On 10 May 2017, the Supreme Court handed down judgment in the joined appeals of Suffolk District Council v Hopkins Homes Ltd and Richborough Estates Partnership LLP v Cheshire East Borough Council.

The appeals turned on the proper interpretation of paragraphs 14 and 49 of the National Planning Policy Framework ("NPPF") and particularly the meaning of 'relevant policies for the supply of housing,' which should not be considered up to date where a council cannot show a five-year housing supply.

Planning consultants, solicitors and developers will have sat through many a planning inquiry where the vexed issue of the interpretation of paragraph 49 of the NPPF has been debated at length. The Supreme Court has rejected a broad interpretation of paragraph 49 of the NPPF (i.e. that any policy that has an effect on the supply of housing (e.g. policies that protect the countryside) is covered by the paragraph) and, instead, confined the relevant policies to those by which 'acceptable housing sites are to be identified and the five-year supply target is to be achieved'. The Court of Appeal had previously rejected this approach.

However, the Supreme Court was clear to caution against a 'legalistic approach' to decide whether an individual policy is a housing supply policy or not. Instead, Lord Carnwarth was clear that:

“The important question is not how to define individual policies, but whether the result is a five-year supply in accordance with the objectives set by paragraph 47 [of the NPPF]. If there is a failure in that respect, it matters not whether the failure is because of the inadequacies of the policies specifically concerned with housing provision, or because of the over-restrictive nature of other non-housing policies. The shortfall is enough to trigger the operation of the second part of paragraph 14.”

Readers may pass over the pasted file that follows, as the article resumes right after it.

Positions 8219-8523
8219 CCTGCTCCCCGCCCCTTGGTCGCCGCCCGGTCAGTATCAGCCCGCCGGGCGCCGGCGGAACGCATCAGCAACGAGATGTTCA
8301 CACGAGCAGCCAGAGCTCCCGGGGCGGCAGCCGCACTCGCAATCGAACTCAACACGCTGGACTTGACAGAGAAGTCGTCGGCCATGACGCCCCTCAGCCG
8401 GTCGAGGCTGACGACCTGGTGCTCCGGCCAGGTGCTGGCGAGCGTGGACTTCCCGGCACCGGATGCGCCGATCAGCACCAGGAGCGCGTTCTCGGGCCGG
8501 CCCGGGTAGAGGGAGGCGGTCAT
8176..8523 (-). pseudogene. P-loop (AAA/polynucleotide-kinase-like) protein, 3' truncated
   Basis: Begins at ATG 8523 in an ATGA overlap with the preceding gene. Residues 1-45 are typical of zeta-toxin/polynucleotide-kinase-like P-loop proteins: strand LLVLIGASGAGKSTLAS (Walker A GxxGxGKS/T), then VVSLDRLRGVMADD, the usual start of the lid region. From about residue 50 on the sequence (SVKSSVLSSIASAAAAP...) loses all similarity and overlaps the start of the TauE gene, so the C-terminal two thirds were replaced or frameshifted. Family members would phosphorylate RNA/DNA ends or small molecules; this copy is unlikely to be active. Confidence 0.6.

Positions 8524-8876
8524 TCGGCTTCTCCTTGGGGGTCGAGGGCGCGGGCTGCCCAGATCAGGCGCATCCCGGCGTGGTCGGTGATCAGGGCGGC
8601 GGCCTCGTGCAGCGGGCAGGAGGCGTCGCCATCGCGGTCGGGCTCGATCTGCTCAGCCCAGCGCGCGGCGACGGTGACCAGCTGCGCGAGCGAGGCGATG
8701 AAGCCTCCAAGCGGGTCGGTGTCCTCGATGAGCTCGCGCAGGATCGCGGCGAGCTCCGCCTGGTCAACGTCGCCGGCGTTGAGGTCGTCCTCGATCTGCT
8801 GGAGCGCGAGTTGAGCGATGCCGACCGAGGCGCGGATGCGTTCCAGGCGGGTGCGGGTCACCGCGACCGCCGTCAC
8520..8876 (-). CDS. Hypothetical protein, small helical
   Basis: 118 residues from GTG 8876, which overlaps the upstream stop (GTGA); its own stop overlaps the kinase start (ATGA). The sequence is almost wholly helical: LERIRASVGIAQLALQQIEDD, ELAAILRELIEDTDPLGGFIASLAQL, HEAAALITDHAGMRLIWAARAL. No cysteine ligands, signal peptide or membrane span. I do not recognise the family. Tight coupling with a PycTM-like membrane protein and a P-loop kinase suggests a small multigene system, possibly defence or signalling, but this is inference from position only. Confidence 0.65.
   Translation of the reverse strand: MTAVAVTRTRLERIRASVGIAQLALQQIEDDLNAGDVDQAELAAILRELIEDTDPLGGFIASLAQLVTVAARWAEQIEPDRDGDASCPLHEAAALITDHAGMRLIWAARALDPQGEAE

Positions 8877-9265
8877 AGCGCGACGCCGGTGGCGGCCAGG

Thus, whilst the Supreme Court considered that paragraph 49 of the NPPF should have a narrow meaning, in the absence of a five-year housing land supply, it has a wider effect in the planning balance set by paragraph 14. In practice, therefore, whilst restrictive development policies such as those relating to the environment and amenity remain relevant, if there is no five year supply of housing available, the weight to be given to them should be judged against the need for development within the area, which remains the preserve of planning judgement. The justices were keen to stress that the 'rigid enforcement' of such policies often frustrates national housing objectives.

The Supreme Court decision marginalises the issue of whether policies are 'policies for the supply of housing' and will hopefully mark a move away from a legalistic approach to one that puts the planning balance centre stage. However, if, having applied the tilted balance, local planning authorities decide against granting planning permission, we may see a proliferation of appeals by developers in search of a different outcome from the Secretary of State.